Introduction of Spss

Only available on StudyMode
  • Download(s): 22
  • Published: September 12, 2013
Read full document
Text Preview
Introduction to SPSS Fall 2012
Saint Louis University, School of Public Health Kate Beatty, MPH and Caroline Geremakis, MPH

What you need to participate in this introduction:
Open the Intro to SPSS Data set Open the Intro to SPSS Codebook Follow along with each Tegrity Module Each module varies in time

Use the Intro to SPSS power point slides as a guide and a reference tool


Course Outline - Tegrity
Follow the course outline through Tegrity modules The Tegrity sessions will be available in the SPSS folder You can also access Tegrity on the right hand side you will see a link to Tegrity There are 6 SPSS Orientation modules that are to be viewed This slide deck is a supplement to the module – with step by step instructions and screenshots of SPSS actions to be used as a reference and a guide It is important to view the Tergity sessions in order to familiarize yourself with the SPSS interface


Course Outline / Modules
Module 1: Introduction to the SPSS environment.
8 minutes

Module 2: Who is in my dataset?
12 minutes

Module 3: What variables are in my dataset? “The first look”. 38 minutes

Module 4: Data management & Syntax: When and how? (2 parts)
Part 1: 28 minutes Part 2: 18 minutes

Module 5: Organizing and Displaying your Results.
26 minutes

Be sure to maximize the screen in Tegrity:


Introduction to the SPSS environment.


What is SPSS?
SPSS is a computer program used for survey authoring and development, data mining, text analytics, statistical analysis, and collaboration and deployment. Statistics included in the grad pack software: Descriptive statistics:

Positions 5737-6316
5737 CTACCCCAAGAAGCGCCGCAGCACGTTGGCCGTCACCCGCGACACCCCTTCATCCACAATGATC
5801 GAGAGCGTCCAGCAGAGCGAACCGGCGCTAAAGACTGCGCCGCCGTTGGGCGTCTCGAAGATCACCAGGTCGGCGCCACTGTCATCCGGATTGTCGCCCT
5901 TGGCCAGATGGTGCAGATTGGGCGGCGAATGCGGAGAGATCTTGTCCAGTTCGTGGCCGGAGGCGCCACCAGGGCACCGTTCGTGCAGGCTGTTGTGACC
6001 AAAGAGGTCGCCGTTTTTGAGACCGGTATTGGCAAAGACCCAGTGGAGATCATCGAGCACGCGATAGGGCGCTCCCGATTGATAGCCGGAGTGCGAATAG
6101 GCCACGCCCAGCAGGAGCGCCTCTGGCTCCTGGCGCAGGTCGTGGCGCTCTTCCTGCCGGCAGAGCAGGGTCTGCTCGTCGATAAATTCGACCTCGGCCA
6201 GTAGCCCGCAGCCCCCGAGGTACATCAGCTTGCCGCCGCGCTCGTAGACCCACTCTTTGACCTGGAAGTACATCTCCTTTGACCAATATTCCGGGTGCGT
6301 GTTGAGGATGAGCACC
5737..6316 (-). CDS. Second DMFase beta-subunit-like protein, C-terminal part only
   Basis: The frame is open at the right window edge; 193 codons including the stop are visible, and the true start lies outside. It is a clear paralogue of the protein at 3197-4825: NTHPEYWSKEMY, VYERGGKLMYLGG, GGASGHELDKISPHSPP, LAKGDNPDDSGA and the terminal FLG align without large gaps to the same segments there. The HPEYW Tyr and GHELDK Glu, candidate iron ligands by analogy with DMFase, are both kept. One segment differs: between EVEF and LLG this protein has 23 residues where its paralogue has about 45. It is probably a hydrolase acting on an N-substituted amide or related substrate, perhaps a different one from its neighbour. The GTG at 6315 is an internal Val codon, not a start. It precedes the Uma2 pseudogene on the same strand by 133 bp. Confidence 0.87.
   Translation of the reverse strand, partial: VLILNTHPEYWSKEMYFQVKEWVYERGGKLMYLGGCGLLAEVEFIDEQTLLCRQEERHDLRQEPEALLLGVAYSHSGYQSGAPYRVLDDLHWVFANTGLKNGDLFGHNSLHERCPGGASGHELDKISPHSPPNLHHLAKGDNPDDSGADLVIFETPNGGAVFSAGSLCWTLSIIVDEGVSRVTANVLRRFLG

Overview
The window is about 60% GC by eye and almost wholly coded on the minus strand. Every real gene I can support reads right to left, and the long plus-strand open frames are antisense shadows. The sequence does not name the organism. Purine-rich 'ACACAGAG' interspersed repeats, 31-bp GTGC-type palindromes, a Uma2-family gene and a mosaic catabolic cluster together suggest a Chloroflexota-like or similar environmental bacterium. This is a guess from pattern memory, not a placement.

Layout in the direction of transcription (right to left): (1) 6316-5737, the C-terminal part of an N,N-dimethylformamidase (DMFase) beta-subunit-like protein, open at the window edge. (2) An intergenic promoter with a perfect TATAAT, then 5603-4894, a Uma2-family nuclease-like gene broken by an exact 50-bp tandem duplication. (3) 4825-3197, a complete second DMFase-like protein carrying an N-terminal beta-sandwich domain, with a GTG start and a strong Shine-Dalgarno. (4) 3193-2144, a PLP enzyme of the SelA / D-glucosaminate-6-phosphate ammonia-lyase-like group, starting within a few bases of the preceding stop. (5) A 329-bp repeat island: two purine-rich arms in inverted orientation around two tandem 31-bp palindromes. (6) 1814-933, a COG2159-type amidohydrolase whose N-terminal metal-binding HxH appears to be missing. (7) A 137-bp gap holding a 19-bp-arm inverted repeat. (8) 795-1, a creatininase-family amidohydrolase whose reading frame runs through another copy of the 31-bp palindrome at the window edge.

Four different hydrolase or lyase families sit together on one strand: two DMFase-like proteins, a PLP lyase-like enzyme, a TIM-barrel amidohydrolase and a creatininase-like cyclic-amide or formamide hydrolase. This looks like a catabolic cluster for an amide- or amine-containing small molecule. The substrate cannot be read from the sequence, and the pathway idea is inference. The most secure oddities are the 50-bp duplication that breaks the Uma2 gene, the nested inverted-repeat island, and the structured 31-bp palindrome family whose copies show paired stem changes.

Cross tabulation, Frequencies, Descriptives, Explore, Descriptive Ratio Statistics

Bivariate statistics:
Means, t-test, ANOVA, Correlation (bivariate, partial, distances), Nonparametric tests

Prediction for numerical outcomes:
Linear regression, logistic regression

Pull-down menus versus icons
Most SPSS commands you will use regularly can be found in the pull down menus (or corresponding icons) along the top of the screen.

These work similar to any other Windows-based program (like Microsoft Word or Excel).


Commonly used SPSS commands
Folder File Edit View Data Transform Analyze Graphs Window Help 9

Commands Create a new file, open an existing file, save a file, print, exit SPSS Copy, paste Switch between variable and data view (see data view versus variable view) Commands to manipulate the contents of the dataset (insert variable, insert cases, sort cases) Commands to manipulate the contents of variables in the dataset (compute, recode) Commands to perform statistical analysis of your dataset (descriptive statistics, compare means) Commands to create graphs of your data (bar, pie, histogram, boxplot) Switch between SPSS windows if multiple windows open (e.g., data, syntax, and output) Where to find the SPSS online help utility

Types of SPSS files
Data files:
Actual dataset information including variable names, variable labels, and most importantly the actual data. These files have the ending “.sav”.

Syntax files:
Can be used to save the commands run in SPSS to manipulate variables or examine relationships between them. Can also be annotated to allow for easy understanding and recreation of analysis steps. These files have the ending “.sps”.

Output files:
Contain the results of your analysis. These files have the ending “.spv”. 10

SPSS data format
Each row represents a case in your dataset. The number in the grey box down the left side of the datasheet corresponds to the case number for a particular entry in your dataset. Typically, a unique identification number (e.g., caseid or id) will be given to each case in a dataset to maintain the relationship between variables when they are sorted.

Each column represents a variable in your dataset. For example, the second column provides the AGE for each individual (or row) in the dataset. 11...
tracking img